Myth: The Undocumented Take American Jobs and Depress Wages
The current 11-million Undocumented Americans are following a well-worn path tread by U.S. immigrants over the centuries. We’ve come for a better life and we’re willing to work for it, even if it means taking low-paying jobs and working several of these jobs to survive.
The American economy has thrived on cheap immigrant labor, even slave labor, since its inception. The U.S. didn’t become the most formidable economy in the world by building walls and discouraging willing workers. Cheap labor is how businesses get started and expand. It’s the reason consumers can find such a panoply of lower-priced products and afford to eat in neighborhood restaurants. It’s the reason there are neighborhood restaurants.
We, the Undocumented, still believe we can work our way up in this country, and as we do so, we’re helping small businesses expand and create more jobs, more opportunities for everyone. We’re not here to take American jobs; we’re here to contribute, earn our way and make the country better. If it means we start at the bottom, then that’s what we do.
According to the Immigration Policy Center, a nonpartisan group, research indicates there is little connection between immigrant labor and unemployment rates of native-born workers. Here in the United States, two trends -- better education and an aging population -- have resulted in a decrease in the number of Americans willing or available to take low-paying jobs. Between 2000 and 2005, the supply of low-skilled American-born workers slipped by 1.8 million. To fill the void, employers often hire immigrant workers.
The U.S. Chamber of Commerce reports that Americans fill more than 91% of all jobs in this country, contrary to the myth that one in five workers is foreign. Lesser-skilled migrant workers don’t negatively impact U.S. workers without a college education. In fact, these foreign-born workers create new jobs for Americans. Regarding the fear that Americans with STEM (Science, Technology, Engineering, Math) skills are being displaced by foreign workers, employment studies reveal that there are not enough native-born workers to fill these positions.
The Center for Immigration Studies, a nonprofit that advocates immigration reduction, looking at the Census Bureau data collected from 2009 to 2011, reports that of 472 separate occupations, there were only six, or 1% of the workforce, that were majority-immigrant occupations and even in these six, native-born Americans held 46% of the jobs. The Center also found no U.S. occupations in which a majority of workers are Undocumented.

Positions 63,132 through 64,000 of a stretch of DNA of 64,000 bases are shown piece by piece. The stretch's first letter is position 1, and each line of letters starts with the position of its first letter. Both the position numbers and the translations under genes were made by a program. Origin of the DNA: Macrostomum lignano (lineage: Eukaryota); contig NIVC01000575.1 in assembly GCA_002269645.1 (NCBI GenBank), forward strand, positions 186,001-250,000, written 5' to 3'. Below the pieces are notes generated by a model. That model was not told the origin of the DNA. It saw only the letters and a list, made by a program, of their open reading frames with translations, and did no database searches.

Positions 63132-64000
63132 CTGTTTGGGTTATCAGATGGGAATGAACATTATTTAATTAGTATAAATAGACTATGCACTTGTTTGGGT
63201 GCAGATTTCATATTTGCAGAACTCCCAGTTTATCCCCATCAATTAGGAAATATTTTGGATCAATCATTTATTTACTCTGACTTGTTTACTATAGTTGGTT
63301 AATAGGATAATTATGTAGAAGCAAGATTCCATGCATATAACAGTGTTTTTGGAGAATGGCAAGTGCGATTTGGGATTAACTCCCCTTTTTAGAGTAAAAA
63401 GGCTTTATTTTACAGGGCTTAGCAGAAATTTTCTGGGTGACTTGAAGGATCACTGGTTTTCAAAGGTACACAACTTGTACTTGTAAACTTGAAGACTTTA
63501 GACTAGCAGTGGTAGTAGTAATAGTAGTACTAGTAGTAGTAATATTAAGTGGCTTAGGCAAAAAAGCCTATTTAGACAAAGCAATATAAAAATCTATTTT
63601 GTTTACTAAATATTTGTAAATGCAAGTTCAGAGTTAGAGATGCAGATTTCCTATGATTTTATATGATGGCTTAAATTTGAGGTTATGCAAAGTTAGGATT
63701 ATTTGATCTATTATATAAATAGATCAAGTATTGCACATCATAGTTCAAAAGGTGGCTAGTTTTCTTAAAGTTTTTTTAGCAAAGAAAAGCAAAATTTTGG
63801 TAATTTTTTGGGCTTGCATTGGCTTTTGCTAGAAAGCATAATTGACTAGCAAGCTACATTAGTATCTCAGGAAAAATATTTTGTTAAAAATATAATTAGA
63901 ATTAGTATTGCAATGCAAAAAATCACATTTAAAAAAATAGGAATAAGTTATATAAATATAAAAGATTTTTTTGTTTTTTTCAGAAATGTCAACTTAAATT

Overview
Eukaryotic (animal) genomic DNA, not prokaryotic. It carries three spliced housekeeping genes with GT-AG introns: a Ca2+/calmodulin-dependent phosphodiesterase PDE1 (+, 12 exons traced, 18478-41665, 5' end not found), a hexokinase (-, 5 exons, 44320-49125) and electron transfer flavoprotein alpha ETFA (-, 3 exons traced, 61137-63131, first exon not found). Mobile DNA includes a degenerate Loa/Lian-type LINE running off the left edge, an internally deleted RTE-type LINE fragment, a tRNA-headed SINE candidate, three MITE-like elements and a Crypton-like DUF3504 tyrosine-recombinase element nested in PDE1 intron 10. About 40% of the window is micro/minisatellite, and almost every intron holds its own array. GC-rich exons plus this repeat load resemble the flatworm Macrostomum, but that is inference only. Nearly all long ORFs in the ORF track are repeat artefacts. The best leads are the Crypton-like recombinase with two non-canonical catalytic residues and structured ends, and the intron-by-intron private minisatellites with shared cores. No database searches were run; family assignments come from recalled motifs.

Part of the myth about immigrants taking American jobs is the belief that we also depress wages. Eduardo Porto’s 2012 New York Times’ article on “Immigration and American Jobs” cited the research of Giovanni Peri. This UC Davis economist estimated that the wave of immigrants, who entered the U.S. from 1990 to 2007, increased national income per worker by a yearly average of $5,400 in 2007 dollars. He also concluded that this influx had a small positive impact on the average wage of American workers, by lifting the overall economy. If immigrants hurt anyone, they hurt previously arriving immigrants, with whom they most directly compete in the labor market.
America needs its 8.1-million (5.1% of the labor force) Undocumented workers (2012). If we were taken from the economy, the loss would translate into millions of lost consumers, entrepreneurs and taxpayers. The economy would actually lose jobs. Second, native-born workers and Undocumented workers tend to possess different skills that often complement one another. If many of us are willing to start at lower-skilled and poorer-paying jobs, then sectors of the economy like agriculture and housing can afford to expand creating more middle-class positions. Unfortunately, as long as this workforce is Undocumented, we can be exploited by employers.
It’s one thing to take advantage of us in the workplace because we’re Undocumented. It’s quite another to demean our humanity and denigrate our contribution to the nation’s day-to-day economy and to its future dominance. We are working our way up, becoming better educated, opening our own businesses and taking our rightful place in a labor force that must grow and possess more high-level skills to keep the country competitive. We will be an essential part of this workforce as immigrants have always been. It’s time the nation’s politicians recognized this and unleashed the potential of our 11-million dreamers, innovators and future leaders.
Research Sources: New York Times, Center for Immigration Studies, Pew Research Center, L.A. Times, CNN Money Report, Undocumented, Pulitzer-Prize-winning journalist Jose Antonio Vargas’ July interview with CNN’s Erin Burnett, Southern Poverty Law Center’s Teaching Tolerance Project, Chuck Todd’s Nerdscreen, American Immigration Council, Emmy-winning journalist/Univision anchor and published author Jorge Ramos, Huffington Post’s “This Land Is Your Land” and Sam Stein & Amanda Terkel’s GOP and the 14th, NPR’s “The Debate Over Anchor Babies and Citizenship,” ABC News, Migration Policy Institute, U.S. Chamber of Commerce and the Congressional Budget Office